Chinese drivers are angry, very angry. According to the Ministry of Public Security, there have been a staggering 17 million road rage incidents this year, up 3 percent from last year.
The Ministry said that the most common acts of road rage include cutting off other drivers, tailgating, and sudden accelerating and braking. The culprits are also overwhelmingly male. According to the Ministry, 97 percent of all acts of road rage involve men.
One prominent example went viral this past May when a dash-mounted video camera recorded a vicious road rage incident in Chengdu. After a female driver named Hu changed lanes suddenly, a male driver named Zhang decided to retaliate. Zhang chased Hu until he was able to stop her underneath an overpass, where he assaulted her, leaving her with a concussion and broken bones.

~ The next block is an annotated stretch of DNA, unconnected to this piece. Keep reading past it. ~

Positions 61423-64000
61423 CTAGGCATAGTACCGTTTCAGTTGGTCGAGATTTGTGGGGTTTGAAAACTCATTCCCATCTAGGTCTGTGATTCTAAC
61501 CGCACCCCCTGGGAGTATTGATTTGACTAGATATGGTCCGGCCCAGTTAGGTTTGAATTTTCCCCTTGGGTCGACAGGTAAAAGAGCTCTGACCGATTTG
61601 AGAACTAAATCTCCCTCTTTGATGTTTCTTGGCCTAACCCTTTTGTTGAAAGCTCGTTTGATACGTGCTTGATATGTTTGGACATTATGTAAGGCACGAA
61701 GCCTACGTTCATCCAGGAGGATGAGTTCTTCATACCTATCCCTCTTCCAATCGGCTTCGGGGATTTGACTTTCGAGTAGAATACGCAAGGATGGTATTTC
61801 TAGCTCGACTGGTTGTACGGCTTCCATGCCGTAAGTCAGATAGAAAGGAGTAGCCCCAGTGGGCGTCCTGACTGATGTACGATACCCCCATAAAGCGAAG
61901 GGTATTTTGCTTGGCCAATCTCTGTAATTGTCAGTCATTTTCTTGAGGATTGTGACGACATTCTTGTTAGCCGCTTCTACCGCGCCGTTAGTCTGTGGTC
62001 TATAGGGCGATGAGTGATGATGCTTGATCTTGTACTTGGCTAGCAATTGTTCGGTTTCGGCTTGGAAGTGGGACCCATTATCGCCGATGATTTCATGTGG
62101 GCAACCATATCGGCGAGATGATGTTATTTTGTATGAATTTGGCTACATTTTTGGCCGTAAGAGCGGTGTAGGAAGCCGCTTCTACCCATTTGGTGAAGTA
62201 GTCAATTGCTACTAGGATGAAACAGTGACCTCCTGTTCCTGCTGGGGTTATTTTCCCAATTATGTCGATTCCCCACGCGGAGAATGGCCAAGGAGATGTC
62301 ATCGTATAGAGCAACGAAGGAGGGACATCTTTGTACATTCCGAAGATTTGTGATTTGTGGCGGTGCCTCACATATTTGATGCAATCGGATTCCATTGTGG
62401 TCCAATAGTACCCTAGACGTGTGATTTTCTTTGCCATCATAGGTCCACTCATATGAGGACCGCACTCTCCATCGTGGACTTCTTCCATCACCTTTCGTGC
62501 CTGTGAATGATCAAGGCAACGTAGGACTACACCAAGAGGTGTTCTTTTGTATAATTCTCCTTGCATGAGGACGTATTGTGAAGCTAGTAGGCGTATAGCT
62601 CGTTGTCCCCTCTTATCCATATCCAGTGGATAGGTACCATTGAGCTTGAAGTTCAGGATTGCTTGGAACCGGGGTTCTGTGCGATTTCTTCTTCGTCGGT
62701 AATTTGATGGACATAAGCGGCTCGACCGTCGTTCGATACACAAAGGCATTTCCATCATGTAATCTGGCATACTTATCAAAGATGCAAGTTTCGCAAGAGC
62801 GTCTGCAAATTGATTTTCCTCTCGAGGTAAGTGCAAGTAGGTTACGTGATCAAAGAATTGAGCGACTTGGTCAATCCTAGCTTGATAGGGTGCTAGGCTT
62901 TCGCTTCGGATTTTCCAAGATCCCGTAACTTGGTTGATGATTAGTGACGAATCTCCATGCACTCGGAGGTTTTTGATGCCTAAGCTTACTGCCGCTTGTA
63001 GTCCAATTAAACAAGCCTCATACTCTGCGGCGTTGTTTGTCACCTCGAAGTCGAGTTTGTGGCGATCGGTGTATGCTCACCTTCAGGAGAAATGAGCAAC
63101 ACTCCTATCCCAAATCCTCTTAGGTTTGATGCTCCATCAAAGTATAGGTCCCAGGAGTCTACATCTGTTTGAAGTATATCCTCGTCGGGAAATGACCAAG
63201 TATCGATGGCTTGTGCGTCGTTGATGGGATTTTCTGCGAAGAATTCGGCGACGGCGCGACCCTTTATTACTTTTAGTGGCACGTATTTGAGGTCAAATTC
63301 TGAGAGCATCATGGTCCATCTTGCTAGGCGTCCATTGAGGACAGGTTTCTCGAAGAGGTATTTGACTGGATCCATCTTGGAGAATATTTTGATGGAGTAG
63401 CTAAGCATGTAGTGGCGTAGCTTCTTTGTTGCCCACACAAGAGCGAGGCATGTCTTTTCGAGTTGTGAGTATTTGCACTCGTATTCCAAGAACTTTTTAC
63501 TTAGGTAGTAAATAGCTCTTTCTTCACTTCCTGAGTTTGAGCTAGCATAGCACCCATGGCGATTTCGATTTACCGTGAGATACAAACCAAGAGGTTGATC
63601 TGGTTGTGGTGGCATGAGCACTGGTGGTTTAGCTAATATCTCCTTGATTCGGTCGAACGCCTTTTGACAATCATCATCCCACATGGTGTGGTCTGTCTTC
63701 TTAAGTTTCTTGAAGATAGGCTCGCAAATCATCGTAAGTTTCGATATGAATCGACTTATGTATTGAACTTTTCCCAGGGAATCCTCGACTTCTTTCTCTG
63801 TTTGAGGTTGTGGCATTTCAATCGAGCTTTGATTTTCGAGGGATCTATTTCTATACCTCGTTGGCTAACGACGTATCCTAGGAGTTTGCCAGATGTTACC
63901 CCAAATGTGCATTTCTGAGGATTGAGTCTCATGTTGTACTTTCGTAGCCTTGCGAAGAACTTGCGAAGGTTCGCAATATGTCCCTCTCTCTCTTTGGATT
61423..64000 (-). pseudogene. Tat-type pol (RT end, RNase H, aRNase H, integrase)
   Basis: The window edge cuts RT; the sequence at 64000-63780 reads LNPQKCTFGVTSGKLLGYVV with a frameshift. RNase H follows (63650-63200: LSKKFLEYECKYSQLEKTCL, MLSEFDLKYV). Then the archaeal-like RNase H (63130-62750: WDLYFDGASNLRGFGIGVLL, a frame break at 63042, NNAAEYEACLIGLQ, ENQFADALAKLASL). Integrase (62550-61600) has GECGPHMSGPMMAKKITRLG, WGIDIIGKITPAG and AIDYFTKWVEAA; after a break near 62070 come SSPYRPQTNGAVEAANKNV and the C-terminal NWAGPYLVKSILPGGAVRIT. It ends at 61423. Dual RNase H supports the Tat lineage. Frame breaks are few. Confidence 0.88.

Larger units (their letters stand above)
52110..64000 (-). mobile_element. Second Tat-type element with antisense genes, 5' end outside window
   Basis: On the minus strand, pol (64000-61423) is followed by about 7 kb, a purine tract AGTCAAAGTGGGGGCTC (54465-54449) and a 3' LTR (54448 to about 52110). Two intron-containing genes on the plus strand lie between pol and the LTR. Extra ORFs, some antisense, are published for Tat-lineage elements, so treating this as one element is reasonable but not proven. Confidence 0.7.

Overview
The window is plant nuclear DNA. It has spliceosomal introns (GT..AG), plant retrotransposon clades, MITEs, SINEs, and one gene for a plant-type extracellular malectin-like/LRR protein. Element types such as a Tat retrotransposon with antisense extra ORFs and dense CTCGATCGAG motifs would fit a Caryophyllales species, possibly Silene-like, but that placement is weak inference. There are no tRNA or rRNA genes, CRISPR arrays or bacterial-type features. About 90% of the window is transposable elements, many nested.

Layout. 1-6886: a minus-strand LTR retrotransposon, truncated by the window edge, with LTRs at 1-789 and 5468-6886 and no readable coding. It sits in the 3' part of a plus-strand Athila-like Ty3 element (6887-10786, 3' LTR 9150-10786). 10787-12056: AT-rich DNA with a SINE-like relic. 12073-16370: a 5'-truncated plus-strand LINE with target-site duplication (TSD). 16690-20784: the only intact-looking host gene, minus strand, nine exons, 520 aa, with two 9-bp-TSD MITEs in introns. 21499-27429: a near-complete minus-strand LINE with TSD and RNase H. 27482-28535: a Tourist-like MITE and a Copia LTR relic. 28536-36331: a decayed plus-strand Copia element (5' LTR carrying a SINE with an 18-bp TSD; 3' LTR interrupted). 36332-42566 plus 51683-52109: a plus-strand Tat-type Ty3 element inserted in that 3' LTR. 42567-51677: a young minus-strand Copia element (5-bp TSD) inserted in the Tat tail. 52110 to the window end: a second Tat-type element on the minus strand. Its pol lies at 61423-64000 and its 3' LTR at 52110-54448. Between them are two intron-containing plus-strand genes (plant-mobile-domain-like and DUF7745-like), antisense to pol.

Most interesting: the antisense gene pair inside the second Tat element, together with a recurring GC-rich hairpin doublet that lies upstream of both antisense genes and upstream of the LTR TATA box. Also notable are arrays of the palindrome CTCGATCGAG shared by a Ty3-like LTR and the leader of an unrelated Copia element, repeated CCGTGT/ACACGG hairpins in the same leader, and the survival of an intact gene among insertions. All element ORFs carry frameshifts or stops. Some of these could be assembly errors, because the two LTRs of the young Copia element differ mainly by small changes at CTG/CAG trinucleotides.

While some netizens were quick to denounce Zhang for his cruelty, others cheered him on, arguing that Hu’s careless driving justified the physical retaliation.
The World Health Organization estimated 261,000 people died on China’s roads in 2013, while the Chinese government said 1,895 pedestrians died in traffic collisions when crossing roads last year.